- Data localisation is not the only approach towards protecting data privacy
- WhatsApp, with 459 million users.
- WhatsApp can seamlessly share user metadata and mobile information with its parent company Facebook. Facebook Inc, which also owns Instagram.
- Facebook has sought to integrate the offerings from WhatsApp, Instagram and Facebook, with the former acting also as a tool that secures payments for services and ads posted on the latter two applications, beyond its primary use as a messaging service.
- This integration of three large consumption products is a means to monetise their everyday use by consumers.
- Data transfer from WhatsApp to Facebook is not possible in regions such as the EU.
- In the EU region, there are strong data protection laws. Tech companies are banned from storing and transfering user data.
- India should follow the European Union model and put in place a strong data protection law. Such law should align with the recommendations of the Srikrishna Committee.
- The committee has tried to address concerns about online data privacy in line with the 2018 Puttaswamy judgment.
- The draft Bill proposed by the government in 2019 diluted some of the provisos.
- As per the draft bill, only sensitive personal data needs to be mirrored in the country, and not all personal data as mandated by the committee.
- But data localisation as proposed by the committee may not necessarily lead to better data privacy, as it carries the possibility of domestic surveillance over Indian citizens.
- Any data security bill should have stronger checks on state surveillance before it is passed.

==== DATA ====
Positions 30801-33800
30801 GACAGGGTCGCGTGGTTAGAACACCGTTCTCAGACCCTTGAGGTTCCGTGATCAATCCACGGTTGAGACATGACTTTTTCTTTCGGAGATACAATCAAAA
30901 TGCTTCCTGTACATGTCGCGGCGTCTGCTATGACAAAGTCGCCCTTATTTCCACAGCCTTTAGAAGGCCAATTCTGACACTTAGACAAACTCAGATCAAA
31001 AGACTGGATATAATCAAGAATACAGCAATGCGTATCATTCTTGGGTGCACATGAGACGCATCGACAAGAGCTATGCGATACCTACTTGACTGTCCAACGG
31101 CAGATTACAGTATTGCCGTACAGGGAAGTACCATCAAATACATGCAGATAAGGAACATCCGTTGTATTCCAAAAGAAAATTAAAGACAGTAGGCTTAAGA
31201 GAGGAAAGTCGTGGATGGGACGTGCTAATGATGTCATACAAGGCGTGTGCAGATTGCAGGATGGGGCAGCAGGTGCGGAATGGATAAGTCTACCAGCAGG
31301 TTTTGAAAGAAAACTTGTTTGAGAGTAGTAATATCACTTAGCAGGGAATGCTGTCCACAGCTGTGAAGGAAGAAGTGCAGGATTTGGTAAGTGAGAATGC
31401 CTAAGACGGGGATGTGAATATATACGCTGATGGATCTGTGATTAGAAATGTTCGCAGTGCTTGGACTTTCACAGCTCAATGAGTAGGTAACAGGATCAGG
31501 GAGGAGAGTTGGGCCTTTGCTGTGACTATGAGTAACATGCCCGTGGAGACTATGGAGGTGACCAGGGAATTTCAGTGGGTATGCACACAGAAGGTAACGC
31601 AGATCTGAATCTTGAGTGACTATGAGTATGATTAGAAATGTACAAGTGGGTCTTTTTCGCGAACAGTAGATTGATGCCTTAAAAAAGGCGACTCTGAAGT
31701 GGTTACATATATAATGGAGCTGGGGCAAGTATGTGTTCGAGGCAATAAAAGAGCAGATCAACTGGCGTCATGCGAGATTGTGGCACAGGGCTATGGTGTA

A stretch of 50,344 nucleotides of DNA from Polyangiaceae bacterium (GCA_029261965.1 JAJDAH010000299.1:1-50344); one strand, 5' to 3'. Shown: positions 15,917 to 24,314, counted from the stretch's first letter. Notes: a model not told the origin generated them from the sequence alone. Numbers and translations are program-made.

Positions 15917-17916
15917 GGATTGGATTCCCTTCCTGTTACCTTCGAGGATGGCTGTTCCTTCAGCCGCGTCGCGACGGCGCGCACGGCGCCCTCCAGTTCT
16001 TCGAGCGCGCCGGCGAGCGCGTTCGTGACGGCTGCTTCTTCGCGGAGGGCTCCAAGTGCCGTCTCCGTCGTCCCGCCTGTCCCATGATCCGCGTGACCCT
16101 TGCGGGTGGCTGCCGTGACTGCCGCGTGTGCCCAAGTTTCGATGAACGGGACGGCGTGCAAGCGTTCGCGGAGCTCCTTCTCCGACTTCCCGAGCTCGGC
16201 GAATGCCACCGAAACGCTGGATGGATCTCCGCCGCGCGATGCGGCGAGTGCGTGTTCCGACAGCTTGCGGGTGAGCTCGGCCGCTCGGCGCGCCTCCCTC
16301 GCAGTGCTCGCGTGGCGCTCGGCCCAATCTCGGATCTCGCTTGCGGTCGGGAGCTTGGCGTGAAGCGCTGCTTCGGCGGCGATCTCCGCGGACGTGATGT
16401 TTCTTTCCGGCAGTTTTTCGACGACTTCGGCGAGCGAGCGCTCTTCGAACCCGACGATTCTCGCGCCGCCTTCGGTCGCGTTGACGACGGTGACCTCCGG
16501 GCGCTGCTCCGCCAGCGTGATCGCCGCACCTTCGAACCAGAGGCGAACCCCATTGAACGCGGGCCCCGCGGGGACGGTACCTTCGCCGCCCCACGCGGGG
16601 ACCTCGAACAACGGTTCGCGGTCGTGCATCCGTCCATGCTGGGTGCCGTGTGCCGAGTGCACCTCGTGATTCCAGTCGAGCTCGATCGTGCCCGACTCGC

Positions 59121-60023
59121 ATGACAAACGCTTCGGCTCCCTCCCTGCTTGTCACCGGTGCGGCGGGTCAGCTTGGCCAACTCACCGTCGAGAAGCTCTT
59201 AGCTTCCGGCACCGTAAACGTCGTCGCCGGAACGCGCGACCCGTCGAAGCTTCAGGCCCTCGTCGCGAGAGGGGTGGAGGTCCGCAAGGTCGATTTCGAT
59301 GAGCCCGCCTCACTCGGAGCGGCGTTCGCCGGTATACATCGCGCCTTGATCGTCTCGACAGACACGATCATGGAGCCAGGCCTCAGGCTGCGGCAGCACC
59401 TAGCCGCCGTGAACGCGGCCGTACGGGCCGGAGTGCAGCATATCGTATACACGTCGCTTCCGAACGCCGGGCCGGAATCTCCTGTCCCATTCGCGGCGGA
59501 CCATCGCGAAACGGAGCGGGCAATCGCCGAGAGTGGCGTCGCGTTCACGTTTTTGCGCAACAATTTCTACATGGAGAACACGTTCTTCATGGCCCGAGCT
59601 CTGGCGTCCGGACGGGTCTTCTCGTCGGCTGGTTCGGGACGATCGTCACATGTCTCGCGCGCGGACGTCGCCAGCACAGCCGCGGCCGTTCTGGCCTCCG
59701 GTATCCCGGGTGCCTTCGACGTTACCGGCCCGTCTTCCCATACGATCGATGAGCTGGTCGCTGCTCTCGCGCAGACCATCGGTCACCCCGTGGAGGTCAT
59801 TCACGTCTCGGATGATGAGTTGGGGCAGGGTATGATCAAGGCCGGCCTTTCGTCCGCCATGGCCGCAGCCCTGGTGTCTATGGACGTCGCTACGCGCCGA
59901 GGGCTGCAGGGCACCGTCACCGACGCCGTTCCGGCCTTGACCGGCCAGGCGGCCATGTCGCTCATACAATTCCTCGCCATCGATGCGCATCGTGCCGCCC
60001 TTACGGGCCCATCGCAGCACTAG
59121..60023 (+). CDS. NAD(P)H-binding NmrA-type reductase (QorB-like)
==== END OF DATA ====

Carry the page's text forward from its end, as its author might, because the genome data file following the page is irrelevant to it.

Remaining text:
Source: Privacy and surveillance; The Hindu, January 22; 2021
Section 66A of the IT Act
- Bihar police circular on social media posts reveals low tolerance for criticism.
- The warning by the Bihar police of legal action being taken against users of social media for “offensive” posts targeting the government, its Ministers and officials, betrays both hypersensitivity and ignorance of the law.
- Section 66A, which dealt with “Punishment for sending offensive messages through communication service, etc.” was struck down by the Supreme Court in 2015, as being too broadly defined.
- The Act’s remaining penal provisions pertain only to other offences — sending obscene or prurient messages, hacking, stealing computer resources, identity theft, personation, and violation of privacy. There is nothing specific in the law that would render strong, even offensive and intemperate, criticism of the government a cyber-offence.
- Police cannot register FIRs for defamation, as the offence can only be dealt with by way of criminal complaints before magistrates, and cannot be the subject of a police investigation.
- The government has the power to institute criminal defamation cases through public prosecutors.
Source: Overzealous threat/The Hindu/January 26